‣ Original excerpt : « Music is an art not yet grown up; its condition is comparable to that stage of Egyptian bas-reliefs when the head and legs were shown in profile while the torso appeared "front face" - the stage of development in which the myriad irregular suggestions of nature can only be taken up in regularised or conventionalised forms. With Free Music we enter the phase of technical maturity such as that enjoyed by the Greek sculptors when all aspects and attitudes of the human body could be shown in arrested movement. Existing conventional music (whether “classical” or popular) is tied down by set scales, a tyrannical (whether metrical or irregular) rhythmic pulse that holds the whole tonal fabric in a vice-like grasp and a set of harmonic procedures (whether key-bound or atonal) that are merely habits, and certainly do not deserve to be called laws. Many composers have loosened, here and there, the cords that tie music down. Cyril Scott and Duke Ellington indulge in sliding tones; Arthur and others use intervals closer than the half tone; Cyril Scott (following my lead) writes very irregular rhythms that have been echoed, on the European continent, by Stravinsky, and others; Schoenberg has liberated us from the tyranny of conventional harmony. But no non-Australian composer has been willing to combine all these innovations into a consistent whole that can be called Free Music. It seems to me absurd to live in an age of flying and yet not to be able to execute tonal glides and curves - just as absurd as it would be to have to paint a portrait in little squares (as in the case of mosaic) and not to be able to use every type of curved lines. If, in the theatre, several actors (on the stage together) had to continually move in a set theatrical relation to each other (to be incapable of individualistic, independent movement) we would think it ridiculous, yet this absurd goose-stepping still persists in music. Out in nature we hear all kinds of lovely and touching "free" (non-harmonic) combinations of tones, yet we are unable to take up these beauties and expressivenesses into the art of music because of our archaic notions of harmony. Personally I have heard free music in my head since I was a boy of 11 or 12 in Auburn, Melbourne. It is my only important contribution to music. My impression is that this world of tonal freedom was suggested to me by wave movements in the sun that I first observed as a young child at Brighton, Vic., and Albert Park, Melbourne. Yet the matter of Free Music is hardly a personal one. If I do not write it someone else certainly will, for it is the goal that all music is clearly heading for now and has been heading for through the centuries. It seems to me the only music logically suitable to a scientific age. The first time an example of my Free Music was performed on man-played instruments was when Percy Code conducted it (most skilfully and sympathetically) at one of my Melbourne broadcast lectures for the Australian Broadcasting Commission, in January, 1935. But Free Music demands a non-human performance. Like most true music, it is an emotional, not a cerebral, product and should pass direct from the imagination of the composer to the ear of the listener by way of delicately controlled musical machines. Too long has music been subject to the limitations of the human hand, and subject to the interfering interpretation of a middle-man: the performer. A composer wants to speak to his public direct. Machines (if properly constructed and properly written for) are capable of niceties of emotional expression impossible to a human performer. That is why I write my Free Music for theramins - the most perfect tonal instruments I know. In the original scores (here photographed) each voice (both on the pitch-staves and on the sound- strength staves) is written in its own specially coloured ink, so that the voices are easily distinguishable, one from the other. - Percy Aldridge Grainger, Dec.6, 1938. »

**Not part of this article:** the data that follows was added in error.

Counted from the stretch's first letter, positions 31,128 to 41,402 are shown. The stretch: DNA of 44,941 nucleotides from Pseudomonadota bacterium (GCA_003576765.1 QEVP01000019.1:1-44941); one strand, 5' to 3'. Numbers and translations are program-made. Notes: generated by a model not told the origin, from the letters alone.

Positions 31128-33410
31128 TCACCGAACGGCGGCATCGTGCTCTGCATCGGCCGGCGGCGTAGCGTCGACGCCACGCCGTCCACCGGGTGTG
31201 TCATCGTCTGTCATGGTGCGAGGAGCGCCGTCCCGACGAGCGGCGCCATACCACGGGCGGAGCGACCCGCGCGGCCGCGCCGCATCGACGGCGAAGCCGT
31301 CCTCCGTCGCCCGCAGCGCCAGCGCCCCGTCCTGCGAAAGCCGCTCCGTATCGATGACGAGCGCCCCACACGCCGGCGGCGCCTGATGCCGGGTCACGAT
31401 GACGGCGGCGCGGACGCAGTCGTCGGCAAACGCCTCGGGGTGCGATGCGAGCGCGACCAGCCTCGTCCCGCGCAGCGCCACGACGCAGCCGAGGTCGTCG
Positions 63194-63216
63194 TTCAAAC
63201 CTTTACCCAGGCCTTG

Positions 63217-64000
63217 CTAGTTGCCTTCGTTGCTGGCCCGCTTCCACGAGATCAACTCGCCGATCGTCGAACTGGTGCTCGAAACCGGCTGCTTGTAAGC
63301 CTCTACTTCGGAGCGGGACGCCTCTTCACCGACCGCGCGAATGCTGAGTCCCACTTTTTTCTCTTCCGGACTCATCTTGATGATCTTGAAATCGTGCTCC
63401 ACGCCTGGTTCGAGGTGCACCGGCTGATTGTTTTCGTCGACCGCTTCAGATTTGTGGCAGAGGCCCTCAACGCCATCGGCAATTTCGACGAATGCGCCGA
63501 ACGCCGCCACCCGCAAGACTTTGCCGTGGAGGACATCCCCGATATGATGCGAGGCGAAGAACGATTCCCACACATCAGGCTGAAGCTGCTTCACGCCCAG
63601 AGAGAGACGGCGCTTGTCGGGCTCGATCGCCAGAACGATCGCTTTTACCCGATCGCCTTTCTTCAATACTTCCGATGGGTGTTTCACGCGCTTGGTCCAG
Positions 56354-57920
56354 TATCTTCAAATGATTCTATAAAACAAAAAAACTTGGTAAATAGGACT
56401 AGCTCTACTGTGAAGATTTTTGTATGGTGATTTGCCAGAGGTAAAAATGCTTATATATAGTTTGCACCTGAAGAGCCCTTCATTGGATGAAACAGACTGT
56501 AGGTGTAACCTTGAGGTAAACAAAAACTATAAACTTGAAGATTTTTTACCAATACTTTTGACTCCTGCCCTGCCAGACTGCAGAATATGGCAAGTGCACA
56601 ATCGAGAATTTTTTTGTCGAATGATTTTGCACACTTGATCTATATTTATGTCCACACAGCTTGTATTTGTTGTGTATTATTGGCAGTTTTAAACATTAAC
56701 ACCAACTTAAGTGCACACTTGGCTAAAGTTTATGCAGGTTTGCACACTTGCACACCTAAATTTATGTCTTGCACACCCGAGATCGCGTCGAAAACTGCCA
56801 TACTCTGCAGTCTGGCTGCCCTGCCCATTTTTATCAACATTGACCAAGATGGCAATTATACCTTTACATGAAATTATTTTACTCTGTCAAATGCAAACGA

‣ Source : Favilla, Stuart & Cannon, Johanne (2006), “Children of Grainger: Leather Instruments for Free Music”, Proceedings of the 2006 International Conference on New Interfaces for Musical Expression (NIME06), Paris, France.
‣ Source : Burt, Warren (2005), “W. Percy Grainger’s Work with Music Technology”, Melbourne Independent Media Centre, 2005.
‣ Source : Kahn, Douglas (1996), “The Lyre's Island: Some Australian Music, Sound Art and Design”, In Leonardo Music Journal, Vol. 6, pp. 89-93.
‣ Source : Amis, John (1976), “Interview with Percy Grainger”, In Studies in Music, vol. X, 1976, p. 4-7.
‣ Source : Anderson, Peter (1979), “The innovative music of Percy Grainger - An examination of the origins and development of Free Music”, Melbourne, 1979, M.Mus. thesis.
‣ Source : Cross, Burnett (1972), “Grainger's Free Music Machine”, In Recorded Sound, vol. 45-46, January-April 1972, p. 17-20.
‣ Source : Hee-Leng Tan, Margaret (1972), “The Free Music of Percy Grainger”, In Recorded Sound, vol. 45-46, January-April 1972, p. 21-38.
‣ Source : Rhea, T. (1979), “Burnett Cross, designer of free music machines”, In Contemporary Music Review 5:82 Nov 1979.
‣ Source : Slattery, Thomas Carl (1974), “Percy Grainger : the inveterate innovator”, In Instrumentalist Co., 1974, XI, 308 S.
‣ Urls : http://sonhors.free.fr/panorama/sonhors5.htm (last visited ) http://www.percygrainger.org/ (last visited ) http://120years.net/machines/free_music_machine/index.html (last visited ) http://recherche.ircam.fr/equipes/temps-reel/nime06/proc/nime2006_370.pdf (last visited )